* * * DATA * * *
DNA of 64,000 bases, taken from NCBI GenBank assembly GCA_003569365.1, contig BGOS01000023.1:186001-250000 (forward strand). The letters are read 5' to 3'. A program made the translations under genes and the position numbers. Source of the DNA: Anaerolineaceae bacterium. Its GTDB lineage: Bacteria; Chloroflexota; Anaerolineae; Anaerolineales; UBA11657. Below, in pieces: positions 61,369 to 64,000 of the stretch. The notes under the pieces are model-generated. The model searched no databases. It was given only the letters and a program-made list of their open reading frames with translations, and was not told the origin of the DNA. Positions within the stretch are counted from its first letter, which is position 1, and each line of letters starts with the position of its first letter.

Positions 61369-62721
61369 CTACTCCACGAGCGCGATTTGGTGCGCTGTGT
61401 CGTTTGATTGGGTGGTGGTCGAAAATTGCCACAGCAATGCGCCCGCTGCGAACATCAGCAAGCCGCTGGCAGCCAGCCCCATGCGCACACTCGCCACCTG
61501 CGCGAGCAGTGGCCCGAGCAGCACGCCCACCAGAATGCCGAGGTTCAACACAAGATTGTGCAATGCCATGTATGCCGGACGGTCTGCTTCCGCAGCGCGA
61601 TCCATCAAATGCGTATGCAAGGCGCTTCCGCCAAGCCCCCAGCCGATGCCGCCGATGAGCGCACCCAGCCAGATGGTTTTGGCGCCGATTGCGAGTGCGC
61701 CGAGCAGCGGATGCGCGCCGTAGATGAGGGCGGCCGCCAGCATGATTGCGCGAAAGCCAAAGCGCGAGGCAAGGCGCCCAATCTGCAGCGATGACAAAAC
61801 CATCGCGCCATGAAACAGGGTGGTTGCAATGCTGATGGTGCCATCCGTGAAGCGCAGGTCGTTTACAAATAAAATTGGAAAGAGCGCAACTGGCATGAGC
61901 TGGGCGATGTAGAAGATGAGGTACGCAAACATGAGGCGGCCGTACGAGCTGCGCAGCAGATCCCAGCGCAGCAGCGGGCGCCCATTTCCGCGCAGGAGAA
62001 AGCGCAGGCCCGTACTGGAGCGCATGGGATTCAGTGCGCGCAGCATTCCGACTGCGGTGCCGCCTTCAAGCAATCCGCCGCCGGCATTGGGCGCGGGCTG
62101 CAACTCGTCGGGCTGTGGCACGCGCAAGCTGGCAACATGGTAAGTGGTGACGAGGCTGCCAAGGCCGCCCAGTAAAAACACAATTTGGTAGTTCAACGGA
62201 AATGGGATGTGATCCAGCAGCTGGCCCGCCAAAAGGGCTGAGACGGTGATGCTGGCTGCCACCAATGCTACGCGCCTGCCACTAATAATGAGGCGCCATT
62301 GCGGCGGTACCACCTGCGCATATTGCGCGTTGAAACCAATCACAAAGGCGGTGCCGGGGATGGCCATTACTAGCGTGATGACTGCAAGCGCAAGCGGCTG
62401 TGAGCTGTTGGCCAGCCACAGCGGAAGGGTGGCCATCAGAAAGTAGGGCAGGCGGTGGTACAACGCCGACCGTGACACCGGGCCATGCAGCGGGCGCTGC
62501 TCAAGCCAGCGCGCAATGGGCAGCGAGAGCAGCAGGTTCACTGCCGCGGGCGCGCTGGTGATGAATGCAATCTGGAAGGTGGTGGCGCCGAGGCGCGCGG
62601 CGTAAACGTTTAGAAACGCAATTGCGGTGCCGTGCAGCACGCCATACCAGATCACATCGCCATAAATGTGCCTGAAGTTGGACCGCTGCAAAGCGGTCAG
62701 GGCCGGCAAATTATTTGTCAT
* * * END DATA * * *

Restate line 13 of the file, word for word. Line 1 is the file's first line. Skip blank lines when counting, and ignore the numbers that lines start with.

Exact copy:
62301 GCGGCGGTACCACCTGCGCATATTGCGCGTTGAAACCAATCACAAAGGCGGTGCCGGGGATGGCCATTACTAGCGTGATGACTGCAAGCGCAAGCGGCTG